By: Rich Flanagan
Videos/Photos: Angelise Stuhl, John Knebels & Mike Nance
PHILADELPHIA- With junior guard Hysier Miller headed to the line to shoot a pair of free throws, which would give Neumann-Goretti a seven-point advantage over Roman Catholic with under a minute and 30 seconds to play, Carl Arrigale called the other four players over and implored them to stick with what they had done all season and not to deviate because of the moment.
While playing at the Palestra, which has been home to 65 Philadelphia Catholic League championship games, in front of a sold-out crowd of more than 8,000 people, there have been examples of programs being in awe of the ambiance of the fabled arena... Not Arrigale’s teams.
He has spoken to his team countless times like this and in eerily similar situations. Concepts such as not fouling a jump shooter, boxing out and being strong with the basketball are a few of the things the longtime Saints coach stressed before Miller’s second foul shot.
There’s very few things Arrigale, who came in with 10 league titles, has had to correct in a game situation because his core of St. Joe’s commit Jordan Hall, Marist commit Hakim Byrd, Bowling Green commit Cameron Young and Miller have responded brilliantly in the latter part of crunch time this season. While he has won his previous 10 Philadelphia Catholic League crowns at three different arenas, No. 11 at the Palestra was one of celebration and relief.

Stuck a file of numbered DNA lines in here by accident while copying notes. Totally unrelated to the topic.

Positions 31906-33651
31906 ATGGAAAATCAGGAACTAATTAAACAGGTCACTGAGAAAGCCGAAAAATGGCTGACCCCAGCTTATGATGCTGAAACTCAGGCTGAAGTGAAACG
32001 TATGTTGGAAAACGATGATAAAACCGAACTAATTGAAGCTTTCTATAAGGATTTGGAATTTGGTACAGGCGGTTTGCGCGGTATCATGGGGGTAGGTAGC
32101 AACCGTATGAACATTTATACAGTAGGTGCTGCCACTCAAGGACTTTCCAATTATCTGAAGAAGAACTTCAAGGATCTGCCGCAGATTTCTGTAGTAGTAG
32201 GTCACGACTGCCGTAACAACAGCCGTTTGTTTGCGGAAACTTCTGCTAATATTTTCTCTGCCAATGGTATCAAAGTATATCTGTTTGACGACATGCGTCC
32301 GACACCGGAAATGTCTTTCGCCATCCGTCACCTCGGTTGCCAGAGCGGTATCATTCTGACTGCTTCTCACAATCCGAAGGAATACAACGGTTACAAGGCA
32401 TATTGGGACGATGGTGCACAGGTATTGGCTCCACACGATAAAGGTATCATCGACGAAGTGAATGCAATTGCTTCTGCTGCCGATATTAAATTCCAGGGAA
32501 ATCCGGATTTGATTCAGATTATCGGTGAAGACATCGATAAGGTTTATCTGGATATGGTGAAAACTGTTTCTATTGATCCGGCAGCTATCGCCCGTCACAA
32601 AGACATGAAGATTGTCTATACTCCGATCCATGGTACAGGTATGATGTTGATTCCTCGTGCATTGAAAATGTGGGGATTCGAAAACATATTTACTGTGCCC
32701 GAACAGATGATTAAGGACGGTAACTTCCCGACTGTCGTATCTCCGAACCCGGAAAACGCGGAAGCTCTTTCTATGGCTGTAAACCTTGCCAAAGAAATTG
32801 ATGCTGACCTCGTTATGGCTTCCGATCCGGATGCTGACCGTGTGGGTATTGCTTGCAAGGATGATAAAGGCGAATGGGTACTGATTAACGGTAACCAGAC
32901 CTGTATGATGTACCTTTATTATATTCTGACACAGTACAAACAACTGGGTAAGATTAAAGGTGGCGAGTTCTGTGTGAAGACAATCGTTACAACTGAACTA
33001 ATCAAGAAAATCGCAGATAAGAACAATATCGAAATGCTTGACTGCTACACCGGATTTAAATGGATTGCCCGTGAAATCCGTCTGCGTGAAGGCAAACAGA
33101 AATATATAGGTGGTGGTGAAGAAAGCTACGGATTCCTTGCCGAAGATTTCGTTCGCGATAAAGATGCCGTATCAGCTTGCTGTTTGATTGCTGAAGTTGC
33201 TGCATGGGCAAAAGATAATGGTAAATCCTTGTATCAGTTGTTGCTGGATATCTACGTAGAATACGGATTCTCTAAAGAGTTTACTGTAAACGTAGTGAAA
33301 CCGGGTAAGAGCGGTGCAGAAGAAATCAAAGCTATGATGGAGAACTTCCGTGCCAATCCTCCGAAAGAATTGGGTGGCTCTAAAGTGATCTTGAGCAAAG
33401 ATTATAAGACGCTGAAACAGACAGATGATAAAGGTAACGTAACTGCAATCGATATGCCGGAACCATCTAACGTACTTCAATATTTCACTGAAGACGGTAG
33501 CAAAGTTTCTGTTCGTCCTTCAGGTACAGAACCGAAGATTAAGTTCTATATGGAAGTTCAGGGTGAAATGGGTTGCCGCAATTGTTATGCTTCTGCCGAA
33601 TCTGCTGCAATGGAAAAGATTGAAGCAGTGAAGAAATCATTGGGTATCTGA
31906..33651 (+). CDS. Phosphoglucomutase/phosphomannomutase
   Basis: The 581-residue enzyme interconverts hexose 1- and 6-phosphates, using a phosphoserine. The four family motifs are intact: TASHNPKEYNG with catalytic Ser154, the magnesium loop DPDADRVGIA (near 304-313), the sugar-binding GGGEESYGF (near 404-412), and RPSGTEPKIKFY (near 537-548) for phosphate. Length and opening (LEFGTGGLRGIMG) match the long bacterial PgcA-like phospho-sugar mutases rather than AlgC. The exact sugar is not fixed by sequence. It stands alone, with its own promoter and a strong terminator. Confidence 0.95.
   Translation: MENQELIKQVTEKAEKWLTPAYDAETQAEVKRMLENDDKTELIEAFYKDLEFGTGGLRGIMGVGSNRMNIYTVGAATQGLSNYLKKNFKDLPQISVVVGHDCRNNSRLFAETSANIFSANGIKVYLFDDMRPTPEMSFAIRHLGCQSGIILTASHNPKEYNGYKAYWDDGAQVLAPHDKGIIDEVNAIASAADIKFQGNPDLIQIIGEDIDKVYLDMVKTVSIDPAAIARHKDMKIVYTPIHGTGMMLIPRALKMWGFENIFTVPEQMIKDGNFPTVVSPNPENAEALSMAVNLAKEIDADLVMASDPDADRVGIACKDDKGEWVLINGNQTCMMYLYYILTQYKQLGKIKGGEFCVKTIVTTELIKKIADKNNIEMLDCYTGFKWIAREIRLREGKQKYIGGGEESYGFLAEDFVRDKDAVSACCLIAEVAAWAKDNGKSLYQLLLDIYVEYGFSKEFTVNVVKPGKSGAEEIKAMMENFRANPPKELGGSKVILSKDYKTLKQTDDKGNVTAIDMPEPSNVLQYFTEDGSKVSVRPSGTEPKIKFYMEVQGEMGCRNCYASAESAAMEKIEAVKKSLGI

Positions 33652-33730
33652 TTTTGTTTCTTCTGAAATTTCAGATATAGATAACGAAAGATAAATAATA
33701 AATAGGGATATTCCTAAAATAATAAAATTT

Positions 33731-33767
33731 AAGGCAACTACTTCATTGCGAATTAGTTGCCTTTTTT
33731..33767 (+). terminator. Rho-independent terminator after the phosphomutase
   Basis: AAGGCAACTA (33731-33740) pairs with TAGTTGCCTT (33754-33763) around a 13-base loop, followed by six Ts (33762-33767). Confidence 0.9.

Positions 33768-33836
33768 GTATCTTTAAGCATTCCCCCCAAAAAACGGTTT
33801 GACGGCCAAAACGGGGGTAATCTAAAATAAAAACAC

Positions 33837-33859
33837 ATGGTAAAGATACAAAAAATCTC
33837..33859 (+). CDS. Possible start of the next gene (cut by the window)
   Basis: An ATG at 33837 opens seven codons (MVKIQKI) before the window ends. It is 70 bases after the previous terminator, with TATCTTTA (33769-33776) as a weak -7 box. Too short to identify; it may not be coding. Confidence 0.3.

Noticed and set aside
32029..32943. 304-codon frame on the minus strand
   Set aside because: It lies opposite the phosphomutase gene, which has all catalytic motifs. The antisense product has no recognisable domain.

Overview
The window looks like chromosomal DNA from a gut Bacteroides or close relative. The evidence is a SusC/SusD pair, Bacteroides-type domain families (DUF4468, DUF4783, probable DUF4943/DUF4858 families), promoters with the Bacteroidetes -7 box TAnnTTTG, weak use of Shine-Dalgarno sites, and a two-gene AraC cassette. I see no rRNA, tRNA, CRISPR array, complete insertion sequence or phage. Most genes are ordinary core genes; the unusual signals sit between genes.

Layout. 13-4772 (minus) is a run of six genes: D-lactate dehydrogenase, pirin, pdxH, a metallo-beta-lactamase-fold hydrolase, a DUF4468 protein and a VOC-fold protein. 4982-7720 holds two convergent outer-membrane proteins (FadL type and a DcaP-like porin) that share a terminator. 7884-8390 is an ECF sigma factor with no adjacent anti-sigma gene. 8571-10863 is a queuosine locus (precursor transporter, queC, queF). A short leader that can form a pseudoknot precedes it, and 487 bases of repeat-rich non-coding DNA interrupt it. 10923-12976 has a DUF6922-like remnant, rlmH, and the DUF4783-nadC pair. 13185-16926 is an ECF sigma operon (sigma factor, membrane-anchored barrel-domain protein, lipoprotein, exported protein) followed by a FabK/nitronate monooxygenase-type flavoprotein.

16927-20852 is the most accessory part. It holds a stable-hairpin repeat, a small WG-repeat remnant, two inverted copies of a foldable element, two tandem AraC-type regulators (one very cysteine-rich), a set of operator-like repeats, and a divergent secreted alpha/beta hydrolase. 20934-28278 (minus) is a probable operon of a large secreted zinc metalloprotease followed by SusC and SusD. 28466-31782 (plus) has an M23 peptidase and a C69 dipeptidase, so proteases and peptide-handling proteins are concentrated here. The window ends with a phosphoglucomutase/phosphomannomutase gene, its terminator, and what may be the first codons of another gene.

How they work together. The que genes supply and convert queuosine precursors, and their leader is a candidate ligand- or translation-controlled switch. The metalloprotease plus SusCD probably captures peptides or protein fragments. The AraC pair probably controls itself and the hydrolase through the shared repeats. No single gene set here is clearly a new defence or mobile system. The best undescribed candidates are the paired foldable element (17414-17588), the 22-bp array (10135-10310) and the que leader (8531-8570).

Young scored a game-high 20 points and added seven rebounds while Miller had 17 points including nine in the fourth quarter to lead Neumann-Goretti to a 66-58 win over Roman Catholic and its first Philadelphia Catholic League title since 2014.
The victory was not only a return to the top of the league for the Saints but a career defining one for Arrigale, whose 11th crown surpassed former Cahillites head coach Dennis Seddon (10) for the most in league history.
Arrigale, who had not coached in a title game since 2017, has been back to the Palestra four times since claiming title No. 10 and felt his drive to get this one grew due to excruciating losses in that timespan.
“I don’t think it will hit me until later because I was so geared up from wanting these guys to win,” Arrigale said. “Even though we weren’t playing the best all year, a lot of guys didn’t think they would have the mental toughness to pull it off. Someday, maybe March and hopefully late March preferably, I’ll have the opportunity to reflect on it. It means I’ve coached a lot of good players, to be honest because I have had a lot of help.”
It was the culmination of a coaching career that has spanned over 20 years and he was able to share it with so many individuals who have helped him get to the pinnacle of his success.